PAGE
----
I think you sent this to the wrong person, I replied.

I want to bury Phillip beside John.

I am sorry for your loss, I typed in. But I think you have the wrong number.

I have the measurements.

Wrong number, I repeated.

You don’t work for the cemetery?

No.

I assumed that was the end of that particular odd conversation. I hoped so, anyway, since I hate texting.

Okay, that’s not entirely true. I have no problem with text messaging under some circumstances, such as telling my kids to do their chores or getting school closing updates in bad weather. I am not completely incapable of working with modern technology.

Texting is not the problem.  My phone is the problem.

I hate texting on the phone I have now. I used to have a smartphone with a QWERTY keypad and all the bells and whistles. But when my income went down, so did my budget for that sort of thing. I now use a cheap, prepaid, bottom-of-the-barrel flip phone that is just that: a phone. I can’t use it to check my email or visit Facebook because it’s just a phone. What can I use it for? To call or text people because it’s just a phone.

My phone does slightly more than two Solo cups and a piece of string. The cups and string would probably have better sound quality; besides, I have so few minutes of talk-time that I can pretty much say “Hello, this is–” before I run out of minutes.  Texting is unlimited, though, and seems to work pretty well as long as I face true north on a windless day without a cloud in the sky.

But it’s a tiny flip phone. With itty-bitty keys that seem microscopic to my giant sausage-like fingers. And it’s got one of those old-fashioned numeric keypads, which means that even sending the simplest text message requires a level of fingertip gymnastics and concentration that I can’t always manage. For example, I have to type in *-4-6-6-6 wait-6-6-6-3-#-6 wait-6-6-6-7-7-7-6-6-4-4-4-6-6-4-4-4-6-6-4-menu-symbols-4-send  just to say Good morning!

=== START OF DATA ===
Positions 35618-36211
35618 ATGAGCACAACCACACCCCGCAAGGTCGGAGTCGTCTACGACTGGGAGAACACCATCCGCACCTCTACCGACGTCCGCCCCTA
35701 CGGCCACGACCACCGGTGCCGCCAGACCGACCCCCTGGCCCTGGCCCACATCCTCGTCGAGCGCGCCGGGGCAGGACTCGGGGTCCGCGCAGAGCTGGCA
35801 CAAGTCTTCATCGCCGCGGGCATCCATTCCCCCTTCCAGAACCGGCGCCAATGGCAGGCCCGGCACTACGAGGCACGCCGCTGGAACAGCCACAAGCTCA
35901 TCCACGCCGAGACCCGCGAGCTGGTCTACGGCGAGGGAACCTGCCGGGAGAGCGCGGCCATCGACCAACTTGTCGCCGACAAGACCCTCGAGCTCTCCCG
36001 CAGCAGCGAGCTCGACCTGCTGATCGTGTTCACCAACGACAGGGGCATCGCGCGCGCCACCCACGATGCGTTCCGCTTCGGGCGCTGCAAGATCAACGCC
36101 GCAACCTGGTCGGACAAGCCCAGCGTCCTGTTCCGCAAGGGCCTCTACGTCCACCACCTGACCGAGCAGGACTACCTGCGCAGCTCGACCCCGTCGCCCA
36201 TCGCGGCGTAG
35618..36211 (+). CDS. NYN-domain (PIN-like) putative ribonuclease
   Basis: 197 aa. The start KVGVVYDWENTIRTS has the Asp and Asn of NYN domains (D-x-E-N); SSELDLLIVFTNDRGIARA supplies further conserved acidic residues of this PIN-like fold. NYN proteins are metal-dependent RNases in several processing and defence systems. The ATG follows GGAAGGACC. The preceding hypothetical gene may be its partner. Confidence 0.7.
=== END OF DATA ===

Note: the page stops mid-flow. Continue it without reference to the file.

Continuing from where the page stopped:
My kids say it’s because I’m too old to learn how to text. I am here to tell you that it has nothing to do with my age. This is not operator error. It is equipment malfunction, and I don’t think I am out of line to expect people in my life to understand that my text messages are going to be wonky from time to time as long as I have this particular phone.

Case in point: Mother’s Day, 2014, when I tore my hand apart with the food processor. I knew immediately that I needed to get to the emergency room ASAP, and I also knew that I needed my daughter to drive me there. She was sunbathing in the back yard, so I tried to text her instead of frightening her brothers by shouting for help. I wrapped my bloody hand in a dishtowel, propped the phone against the cookie jar, and tried to text with my good hand.

hdlp

???? she responded.

I wrapped a second towel around my bleeding hand and tried again. gekp

Are you having a stroke, Mother? Lol

Ignoring the fact that my offspring seemed to find the possibility of my having a stroke to be somewhat lol-worthy, I went into my phone’s menu and programmed it to let me text numbers instead of letters.

9-1-2.

Mom, your texting isn’t making any sense at all. What are you trying to say?

“Get your ass in the kitchen!” I bellowed.

I headed for the car, grabbing my car keys in my teeth on the way out the door. The Princess met me on the way in. “Why didn’t you just text me that you were hurt?” she demanded.

“I couldn’t manage ‘help’ or ‘9-1-1’ and you think I could have managed ‘Please help me, I am hurt’?”

Now, nearly two years later, I still haven’t gotten much better at texting on my flip phone. So when I started getting even more text messages about burying poor Phillip, there was no reason to expect the conversation to go well.

Look this isn’t funny. Just do your job.

excuse me?

I am going to report you to the better business bureau. 

k

I am serious. I just want you to bury Phillip.

I really wanted to be sensitive to this poor person’s situation, but I just wasn’t up to trying to explain more via text. After all, my text a few days earlier saying I am sorry for your loss but I think you have the wrong number had required two pee breaks, an energy drink, and a short nap.

I tried calling so I could explain that he or she had the wrong number, but no one answered. I got a recorded voice telling me that the person had no voice mailbox set up, so I couldn’t leave a message. I had to text her again. So now I was invested in this conversation with a complete stranger about burying Phillip, and frankly,  I was starting to have some concerns over whether or not he’s actually dead yet.

What cemetery are you trying to reach?  I asked, thinking that perhaps I could find the correct number and pass it along.

You know damn well who you work for you asshole.

I’m going to take a wild guess here and assume that this person has a nicer phone than I have, although his or her grasp of proper comma usage is a bit weak.

i tryin to b nicd hete

Can’t you spell, you idiot?

Enough was enough. bite me, I typed in. Unfortunately, I sent the message to the wrong person.

Mom?!

Whoops. Apparently, that last one had gone out to my daughter. My bad, I told her, after taking a quick break for some water and a protein snack.

Mom, why don’t you just call people instead of texting? At your age, I’m sure people will understand.